On June 27, 2023, Connecticut Governor Ned Lamont signed into law Public Act 23-171 entitled “An Act Protecting Patients and Prohibiting Unnecessary Health Care Costs” (“the Act”), which includes changes to Connecticut’s facility fees law. The Act implements previously-announced legislative initiatives that are the product of collaboration between Governor Lamont and the Connecticut Hospital Association, as well as other health care stakeholders.

In general, existing Connecticut law places numerous obligations on hospitals, health systems, and hospital-based facilities that charge patients a “facility fee,” including the placement of limits on the ability of such entities to charge facility fees for outpatient services provided off-site from a hospital campus. Existing law defines a facility fee as any fee a hospital or health system charges or bills for outpatient hospital services provided in a hospital-based facility that is (1) intended to compensate the hospital or health system for its operational expenses and (2) separate from a health care provider’s professional fee.

Among other things, the Act (i) revises the facility fees law to prohibit charging facility fees in certain circumstances when services are provided on a hospital campus, (ii) gives the Office of Health Strategy (OHS) authority to enforce the law though civil monetary penalties, and (iii) creates new reporting requirements for hospitals and health systems. These changes are summarized below.

Pursuant to the Act, beginning on July 1, 2024, hospitals and health systems are prohibited from charging a facility fee for outpatient services provided on a hospital campus that use a current procedural terminology evaluation and management (CPT E/M) code or assessment and management (CPT A/M) code. A hospital campus is defined as the physical area immediately adjacent to a hospital’s main buildings and other structures not contiguous to the main buildings but located within 250 yards of the main buildings, or any area determined to be a part of a hospital’s campus by the Centers for Medicare and Medicaid Services. However, this prohibition does not apply to (A) an emergency department located on a hospital campus, or (B) observation stays on a hospital campus and CPT E/M and CPT A/M codes billed for: (i) wound care, (ii) orthopedics, (iii) anticoagulation, (iv) oncology, (v) obstetrics, and (vi) solid organ transplant services. Notably, for purposes of the above exception to the prohibition, “observation” is newly defined to mean services provided by a hospital, on its campus, including use of a bed and requiring periodic monitoring to evaluate an outpatient’s condition or determine the need for admission to the hospital as an inpatient, regardless of length of stay. Despite this new prohibition, if a hospital or health system has in effect an insurance contract on July 1, 2024, that provides reimbursement for the newly-prohibited facility fees, a hospital or health system may continue to collect such reimbursement until the date of expiration, renewal or amendment of such contract, whichever occurs first.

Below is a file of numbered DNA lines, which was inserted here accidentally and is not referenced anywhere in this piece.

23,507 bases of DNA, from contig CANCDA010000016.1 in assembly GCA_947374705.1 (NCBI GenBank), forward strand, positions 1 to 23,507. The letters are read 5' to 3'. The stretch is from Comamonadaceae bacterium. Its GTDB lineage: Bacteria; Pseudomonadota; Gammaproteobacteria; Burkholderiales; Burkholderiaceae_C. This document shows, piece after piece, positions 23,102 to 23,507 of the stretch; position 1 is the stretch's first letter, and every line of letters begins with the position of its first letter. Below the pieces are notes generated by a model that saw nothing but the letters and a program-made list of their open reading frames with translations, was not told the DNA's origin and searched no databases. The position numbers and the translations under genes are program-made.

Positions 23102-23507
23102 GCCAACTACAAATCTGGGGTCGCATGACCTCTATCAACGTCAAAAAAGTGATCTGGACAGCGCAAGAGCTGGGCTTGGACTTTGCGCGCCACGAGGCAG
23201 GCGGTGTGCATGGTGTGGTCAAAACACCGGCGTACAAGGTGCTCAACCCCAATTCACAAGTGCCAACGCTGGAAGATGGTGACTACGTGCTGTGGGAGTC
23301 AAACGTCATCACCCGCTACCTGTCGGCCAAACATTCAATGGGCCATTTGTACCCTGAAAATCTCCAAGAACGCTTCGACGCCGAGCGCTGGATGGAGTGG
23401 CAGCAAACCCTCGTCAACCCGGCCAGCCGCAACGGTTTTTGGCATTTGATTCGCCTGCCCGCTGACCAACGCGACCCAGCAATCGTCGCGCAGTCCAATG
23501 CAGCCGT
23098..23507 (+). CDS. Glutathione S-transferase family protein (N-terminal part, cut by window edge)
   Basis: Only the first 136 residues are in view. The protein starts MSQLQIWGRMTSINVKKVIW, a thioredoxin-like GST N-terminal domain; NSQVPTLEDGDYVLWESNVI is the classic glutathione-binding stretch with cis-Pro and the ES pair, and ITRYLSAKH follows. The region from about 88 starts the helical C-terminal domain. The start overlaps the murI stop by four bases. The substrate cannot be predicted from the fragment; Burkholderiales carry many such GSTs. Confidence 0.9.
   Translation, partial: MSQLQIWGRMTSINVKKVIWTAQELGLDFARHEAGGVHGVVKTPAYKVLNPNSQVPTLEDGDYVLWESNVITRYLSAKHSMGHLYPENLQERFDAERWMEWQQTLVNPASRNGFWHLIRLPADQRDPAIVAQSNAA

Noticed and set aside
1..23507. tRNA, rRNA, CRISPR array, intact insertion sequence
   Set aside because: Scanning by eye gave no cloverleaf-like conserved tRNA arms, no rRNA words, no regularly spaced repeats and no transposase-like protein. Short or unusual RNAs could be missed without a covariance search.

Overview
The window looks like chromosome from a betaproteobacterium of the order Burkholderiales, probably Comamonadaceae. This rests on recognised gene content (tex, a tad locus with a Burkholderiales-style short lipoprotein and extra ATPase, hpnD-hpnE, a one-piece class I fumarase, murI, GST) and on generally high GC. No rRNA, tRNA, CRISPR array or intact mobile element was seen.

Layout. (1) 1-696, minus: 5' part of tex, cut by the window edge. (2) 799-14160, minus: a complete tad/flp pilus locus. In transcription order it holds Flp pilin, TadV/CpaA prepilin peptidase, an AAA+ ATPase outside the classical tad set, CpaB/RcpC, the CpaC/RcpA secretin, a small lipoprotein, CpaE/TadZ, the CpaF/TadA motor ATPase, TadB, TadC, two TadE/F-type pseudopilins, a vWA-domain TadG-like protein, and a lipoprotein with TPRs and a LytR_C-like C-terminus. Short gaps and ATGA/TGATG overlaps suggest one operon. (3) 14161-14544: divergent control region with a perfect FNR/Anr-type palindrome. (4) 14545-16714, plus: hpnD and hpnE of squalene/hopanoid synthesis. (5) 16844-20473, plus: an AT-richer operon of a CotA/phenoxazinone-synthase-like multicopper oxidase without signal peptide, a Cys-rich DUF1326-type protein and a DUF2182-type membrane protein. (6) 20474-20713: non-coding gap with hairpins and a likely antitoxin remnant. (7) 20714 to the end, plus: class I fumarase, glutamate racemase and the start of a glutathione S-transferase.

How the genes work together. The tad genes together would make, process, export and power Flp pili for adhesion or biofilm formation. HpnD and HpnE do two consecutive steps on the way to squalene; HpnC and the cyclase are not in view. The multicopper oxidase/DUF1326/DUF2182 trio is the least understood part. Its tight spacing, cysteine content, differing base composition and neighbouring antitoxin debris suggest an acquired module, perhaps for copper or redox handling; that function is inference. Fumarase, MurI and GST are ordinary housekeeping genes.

To enforce the new and existing facility fee prohibitions, the Act grants OHS the ability to impose civil monetary penalties of up to $1,000 when it has a reasonable belief that a hospital, health system, or hospital-based facility has charged a facility fee in violation of Connecticut law. OHS may not impose these penalties until July 1, 2024. OHS must provide notice of the violation and civil monetary penalty and the hospital, health system, or hospital-based facility will have 10 business days from receipt of such notice to request a hearing to demonstrate the violation did not occur. Following a hearing, if OHS finds that such violation did occur it will issue a cease and desist order in addition to any civil monetary penalty.

Finally, the Act revises existing law that requires each hospital and health system to report to OHS certain information concerning facility fees. The Act moves the initial reporting deadline from July 1 to October 1, 2023. Such report will then be due on July 1 annually thereafter, e.g., the next reporting deadline will be July 1, 2024. The Act also updates the content of the report required to be submitted by hospitals and health systems as follows: (i) for each facility that the applicable hospital or health system owns or operates and that charges a facility fee, the hospital or health system must indicate whether such facility is located on or off of the hospital or health system campus, (ii) a description of the 10 services generating the most facility fee gross revenue separated by CPT code and by on-campus or off-campus, and (iii) information regarding the top 10 procedures or services for which facility fees are charged by patient volume and the gross revenue for such, separated by on-campus and off-campus.

In addition to the above changes, the Act includes changes affecting the certificate of need process (see our summary here) and provider-payor contracts (see our summary here).